Raising ‘Cade: Dirty Drivin’

Welcome to “Raising ‘Cade”, a retrospective feature about the original gaming arena: the arcade. Every week, we’re setting out around the darkest corners of America in search of a different game to play. The goal? Chronicle every arcade game in existence. In part 6 of our 15,435 part series, we take a look at one of the newest games to hit arcades, Dirty Drivin’.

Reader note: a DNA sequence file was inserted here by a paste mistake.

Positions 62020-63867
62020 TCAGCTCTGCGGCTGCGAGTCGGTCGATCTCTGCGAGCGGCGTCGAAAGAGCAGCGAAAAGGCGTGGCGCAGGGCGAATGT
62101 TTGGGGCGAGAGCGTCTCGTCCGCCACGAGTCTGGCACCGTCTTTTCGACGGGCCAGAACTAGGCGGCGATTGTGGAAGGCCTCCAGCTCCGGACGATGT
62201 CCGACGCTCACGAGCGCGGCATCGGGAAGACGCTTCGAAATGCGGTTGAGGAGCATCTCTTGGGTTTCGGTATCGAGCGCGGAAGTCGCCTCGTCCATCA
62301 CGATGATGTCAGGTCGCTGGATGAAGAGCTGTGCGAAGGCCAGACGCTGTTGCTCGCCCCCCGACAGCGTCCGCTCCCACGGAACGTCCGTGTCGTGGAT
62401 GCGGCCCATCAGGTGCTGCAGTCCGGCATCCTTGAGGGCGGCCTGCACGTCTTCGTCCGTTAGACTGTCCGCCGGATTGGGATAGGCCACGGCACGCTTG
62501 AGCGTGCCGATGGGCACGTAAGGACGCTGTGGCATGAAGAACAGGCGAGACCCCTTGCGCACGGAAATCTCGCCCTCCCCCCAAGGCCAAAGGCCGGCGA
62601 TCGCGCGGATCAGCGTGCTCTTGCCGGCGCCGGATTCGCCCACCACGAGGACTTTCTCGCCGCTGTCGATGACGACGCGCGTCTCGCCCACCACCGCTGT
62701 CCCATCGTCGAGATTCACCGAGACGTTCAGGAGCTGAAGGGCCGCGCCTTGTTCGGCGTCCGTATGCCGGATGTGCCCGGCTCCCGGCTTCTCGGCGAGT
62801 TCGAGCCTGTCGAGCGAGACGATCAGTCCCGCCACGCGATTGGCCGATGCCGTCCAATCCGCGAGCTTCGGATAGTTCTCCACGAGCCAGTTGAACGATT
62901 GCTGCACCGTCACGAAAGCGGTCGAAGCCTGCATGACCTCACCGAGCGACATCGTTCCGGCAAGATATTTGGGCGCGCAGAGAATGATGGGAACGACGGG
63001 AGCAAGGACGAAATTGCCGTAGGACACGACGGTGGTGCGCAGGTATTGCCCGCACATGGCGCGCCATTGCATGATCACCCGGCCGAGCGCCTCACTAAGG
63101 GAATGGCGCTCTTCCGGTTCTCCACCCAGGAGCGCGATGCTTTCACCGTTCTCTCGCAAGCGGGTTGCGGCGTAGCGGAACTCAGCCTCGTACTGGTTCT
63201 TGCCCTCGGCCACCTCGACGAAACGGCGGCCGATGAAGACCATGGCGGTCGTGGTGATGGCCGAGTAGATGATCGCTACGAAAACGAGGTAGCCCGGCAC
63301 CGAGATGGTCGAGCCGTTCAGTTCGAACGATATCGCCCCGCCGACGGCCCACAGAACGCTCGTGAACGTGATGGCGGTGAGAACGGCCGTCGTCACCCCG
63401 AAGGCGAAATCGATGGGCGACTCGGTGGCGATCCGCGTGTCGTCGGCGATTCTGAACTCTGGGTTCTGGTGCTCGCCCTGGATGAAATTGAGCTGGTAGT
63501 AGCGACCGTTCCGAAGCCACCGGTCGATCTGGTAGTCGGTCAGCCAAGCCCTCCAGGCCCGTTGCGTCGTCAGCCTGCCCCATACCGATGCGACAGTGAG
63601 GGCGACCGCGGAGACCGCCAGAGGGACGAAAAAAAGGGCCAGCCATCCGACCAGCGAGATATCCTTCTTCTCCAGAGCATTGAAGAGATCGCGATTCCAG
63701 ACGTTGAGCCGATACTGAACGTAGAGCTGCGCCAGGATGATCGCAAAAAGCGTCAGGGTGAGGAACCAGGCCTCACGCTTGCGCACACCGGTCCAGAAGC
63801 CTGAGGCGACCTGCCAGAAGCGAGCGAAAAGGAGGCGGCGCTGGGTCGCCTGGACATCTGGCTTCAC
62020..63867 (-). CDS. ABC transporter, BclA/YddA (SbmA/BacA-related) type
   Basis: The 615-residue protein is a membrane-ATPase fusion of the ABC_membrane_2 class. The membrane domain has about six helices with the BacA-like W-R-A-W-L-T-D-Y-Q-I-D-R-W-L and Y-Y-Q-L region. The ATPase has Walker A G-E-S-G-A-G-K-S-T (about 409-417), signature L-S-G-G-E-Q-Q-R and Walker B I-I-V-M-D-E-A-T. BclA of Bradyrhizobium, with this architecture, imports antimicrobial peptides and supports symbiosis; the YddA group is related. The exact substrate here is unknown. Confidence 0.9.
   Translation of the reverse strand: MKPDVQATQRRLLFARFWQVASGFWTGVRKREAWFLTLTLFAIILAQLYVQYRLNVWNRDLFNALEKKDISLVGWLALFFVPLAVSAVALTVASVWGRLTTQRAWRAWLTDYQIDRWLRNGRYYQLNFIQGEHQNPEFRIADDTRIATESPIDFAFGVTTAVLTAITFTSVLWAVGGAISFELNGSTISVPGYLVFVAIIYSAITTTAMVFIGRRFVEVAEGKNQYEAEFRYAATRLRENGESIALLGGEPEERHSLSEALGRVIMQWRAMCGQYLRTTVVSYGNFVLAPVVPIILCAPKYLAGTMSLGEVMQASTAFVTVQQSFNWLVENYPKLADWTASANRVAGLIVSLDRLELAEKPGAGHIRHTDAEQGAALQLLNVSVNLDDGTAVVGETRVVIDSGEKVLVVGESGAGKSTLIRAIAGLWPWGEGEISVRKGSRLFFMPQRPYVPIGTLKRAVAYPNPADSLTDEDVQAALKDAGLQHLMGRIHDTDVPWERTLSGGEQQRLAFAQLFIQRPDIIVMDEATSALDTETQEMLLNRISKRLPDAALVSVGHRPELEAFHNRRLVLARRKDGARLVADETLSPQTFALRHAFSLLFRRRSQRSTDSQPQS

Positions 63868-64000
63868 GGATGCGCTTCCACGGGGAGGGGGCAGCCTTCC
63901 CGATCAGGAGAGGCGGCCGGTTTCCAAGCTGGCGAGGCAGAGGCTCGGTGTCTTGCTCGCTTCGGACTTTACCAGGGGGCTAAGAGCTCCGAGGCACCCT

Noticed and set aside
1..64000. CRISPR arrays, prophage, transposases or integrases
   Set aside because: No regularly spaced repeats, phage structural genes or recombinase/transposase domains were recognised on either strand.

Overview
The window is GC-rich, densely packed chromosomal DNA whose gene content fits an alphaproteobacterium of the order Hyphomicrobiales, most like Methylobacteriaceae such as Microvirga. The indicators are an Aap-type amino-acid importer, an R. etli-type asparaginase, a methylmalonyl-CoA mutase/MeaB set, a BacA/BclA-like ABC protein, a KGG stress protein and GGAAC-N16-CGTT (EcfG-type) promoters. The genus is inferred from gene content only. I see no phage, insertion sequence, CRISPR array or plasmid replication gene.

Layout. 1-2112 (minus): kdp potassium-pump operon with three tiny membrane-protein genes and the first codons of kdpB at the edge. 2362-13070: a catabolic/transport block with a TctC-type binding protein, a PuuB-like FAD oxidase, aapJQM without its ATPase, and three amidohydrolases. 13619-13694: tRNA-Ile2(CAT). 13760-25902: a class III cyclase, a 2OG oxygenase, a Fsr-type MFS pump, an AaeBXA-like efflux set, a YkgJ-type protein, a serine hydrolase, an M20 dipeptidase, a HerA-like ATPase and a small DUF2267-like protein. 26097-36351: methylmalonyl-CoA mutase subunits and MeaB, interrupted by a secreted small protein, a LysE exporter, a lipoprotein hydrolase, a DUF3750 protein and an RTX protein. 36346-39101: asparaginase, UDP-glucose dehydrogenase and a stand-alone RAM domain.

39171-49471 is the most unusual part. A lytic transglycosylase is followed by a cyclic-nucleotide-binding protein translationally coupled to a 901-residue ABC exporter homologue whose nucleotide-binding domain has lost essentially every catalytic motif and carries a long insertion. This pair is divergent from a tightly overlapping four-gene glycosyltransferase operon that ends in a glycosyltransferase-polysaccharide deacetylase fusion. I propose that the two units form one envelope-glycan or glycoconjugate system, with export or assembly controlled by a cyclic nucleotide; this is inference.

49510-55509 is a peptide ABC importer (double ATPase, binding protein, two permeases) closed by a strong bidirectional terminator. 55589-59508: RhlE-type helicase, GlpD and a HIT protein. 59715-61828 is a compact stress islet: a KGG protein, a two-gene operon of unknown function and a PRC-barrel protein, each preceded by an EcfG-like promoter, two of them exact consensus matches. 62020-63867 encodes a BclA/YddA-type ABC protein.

Besides redemption, racing is one of the few game genres that stands a chance in arcades these days. After all, for many decades, the arcade was not only an excellent venue to socialize with other gamers, but also play the latest games that weren’t possible on home consoles. Outside of Neo Geo, home consoles were deemed inferior to our beloved giant wooden behemoths for nearly two decades. One need only look at the Nintendo version of Donkey Kong or Atari version of Pac Man for proof of this. But, like many avenues of technology, personal consumer hardware eventually caught up. There was seemingly (but misguidedly) no need to shovel quarters into Donkey Kong when one could simply load up a 3D version of the ape’s escapades at their convenience. So arcades faded into the sunset and the ones that remained became ghost towns full of disillusioned adults trying to recapture their childhood. Try as they may, though, there is one genre that could never be perfectly replicated at home: racing. Sure, there’s beautifully rendered and deep titles in Gran Turismo, Forza and Need for Speed, but nothing can match the thrill of sitting in a racing seat, grabbing a steering wheel and putting the pedal to the metal — try and fail as peripheral manufacturers may. It makes sense, then, that one of the few remaining arcade manufacturers would focus almost exclusively on the genre. After the sheen and sleekness of super cars and powerboats, the next logical step is to get dirty.